As the Involuntary Manslaughter arrest of Stephen Gomola in the July 4th death at Jack’s bar in Morehead City, NC was released it seems that it could be time for us, as fellow human beings, to step back and take a serious look at how we handle information and react to it. On the hem of the Zimmerman verdict, which was tried in the court of the media and public opinion it seems like locally, similar reactions are happening and being fueled by media. It isn’t the first time media agencies have had to recant stories. Does anyone remember the early reports on the Boston Bomber being arrested which proved to be disinformation? Authorities strongly advised media sources to exercise caution before releasing information that could have disastrous consequences.
The race for being the first at reporting news may be so gruelingly competitive that lost are the boundaries that regulate them.
Back to the local tragedy at Jack’s Bar in Morehead City. Truth be told, only a small number of people were actually outside at Jack’s Bar that night. False information has been released, resulting in rapid-fire conjecture about Stephen Gomola. WCTI 12, on their website originally released a report that stated the man who drowned was hit with a bottle. While they included this was uncorroborated information, readers must ask themselves what constructive purpose is served when information like that is released. Reading comments from people on The Carteret County News-Times website and Facebook pages one can see that information, which was later proved to be false information, was stated as fact from people and represented in a way that would suggest some commenters were present at Jack’s Bar during the incident, when, in fact, they weren’t.
Another false rumor perpetuated in the media was that the deceased was the person who was attacked for speaking against the alleged littering in the water outside of Jack’s Bar. We now know from an interview with Scott Thomas, the opposite is actually true. That misinformation caused a litany of opinions written against the accused, Stephen Gomola, before the truth was released.
Social media and modern technology makes it extremely easy to spout off opinions and even provides an invisible veil for people who want to express themselves without being recognized.
This article isn’t meant to be a forum for people to discuss their opinions on the guilt or innocence of local, Stephen Gomola. We need to be reminded that there are facts we don’t know. People who are directly involved are likely not allowed to speak to news sources. People who are talking freely about the incident can only be people who are speaking from hearsay, which is so unreliable that it isn’t considered in court, or worse, their imaginations. A more worthwhile discussion is whether or not it is ethical for media sources to release information knowing that it has not been corroborated. Also what constructive purpose is served by supposing a person’s guilt or innocence on social media and media websites citing hearsay without being privy to any ACTUAL evidence.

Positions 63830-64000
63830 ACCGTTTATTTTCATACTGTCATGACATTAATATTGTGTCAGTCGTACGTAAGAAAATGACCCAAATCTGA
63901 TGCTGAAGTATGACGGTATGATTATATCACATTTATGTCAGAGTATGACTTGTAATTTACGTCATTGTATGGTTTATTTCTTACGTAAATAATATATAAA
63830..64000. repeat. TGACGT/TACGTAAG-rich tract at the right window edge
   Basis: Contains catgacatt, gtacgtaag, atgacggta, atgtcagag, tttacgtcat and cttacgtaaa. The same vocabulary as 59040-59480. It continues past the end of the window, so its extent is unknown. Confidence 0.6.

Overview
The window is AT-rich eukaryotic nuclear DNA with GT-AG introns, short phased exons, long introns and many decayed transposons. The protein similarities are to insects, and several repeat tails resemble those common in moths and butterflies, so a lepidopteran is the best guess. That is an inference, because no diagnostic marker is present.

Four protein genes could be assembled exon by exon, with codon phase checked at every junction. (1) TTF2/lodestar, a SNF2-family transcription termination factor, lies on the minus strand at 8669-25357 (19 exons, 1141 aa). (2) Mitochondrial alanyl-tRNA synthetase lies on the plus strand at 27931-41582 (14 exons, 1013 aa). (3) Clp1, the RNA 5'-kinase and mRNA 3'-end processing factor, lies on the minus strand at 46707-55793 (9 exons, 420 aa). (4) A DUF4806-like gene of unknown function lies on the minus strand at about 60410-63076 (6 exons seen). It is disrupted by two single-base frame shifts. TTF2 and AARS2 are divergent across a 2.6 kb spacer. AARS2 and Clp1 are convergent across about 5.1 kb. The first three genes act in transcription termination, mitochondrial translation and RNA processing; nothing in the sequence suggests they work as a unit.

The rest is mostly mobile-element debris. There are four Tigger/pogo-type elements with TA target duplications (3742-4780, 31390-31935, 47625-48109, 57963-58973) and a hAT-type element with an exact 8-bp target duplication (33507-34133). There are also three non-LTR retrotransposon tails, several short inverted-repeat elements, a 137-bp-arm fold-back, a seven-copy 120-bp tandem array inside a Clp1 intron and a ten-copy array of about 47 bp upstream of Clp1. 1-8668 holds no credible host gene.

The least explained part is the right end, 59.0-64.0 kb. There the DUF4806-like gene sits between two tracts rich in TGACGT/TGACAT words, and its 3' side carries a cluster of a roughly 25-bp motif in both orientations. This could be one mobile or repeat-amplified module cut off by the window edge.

What Are Your Insights On The Involuntary Manslaughter Arrest And Media Coverage Of Stephen Gomola?
What are your reactions to Stephen Gomola being arrested for Involuntary Manslaughter? Do you think it is ethical for the news media to release information that hasn’t been corroborated? What do you think could be some positive or negative effects of releasing uncorroborated information? Why do you think people are so free to offer their opinions on such cases? What do you think are the positive or negative effects of such discussions and impacts on this case?
How is this affecting tourism to the local area, or the patrons and owners of Jack’s Bar?
Do you think news reports affect court decisions in the Stephen Gomola involuntary manslaughter trial?? Do you think it is possible to be unbiased after being exposed to misinformation as reported by the media? Could you overlook exposure to information from media sources if you were chosen as a juror after the fact? What do you think the affects of the media has on the families of all parties involved?
Are there boundaries you think news agencies should adhere to? What do you think causes the release of disinformation? Why do you think people are so interested in forming an opinion about cases before they play out in court? Why do you think people are so quick to make judgements? Do you think it is fair to jurors since they make decisions based on the law, yet are scrutinized by people who aren’t getting the full picture?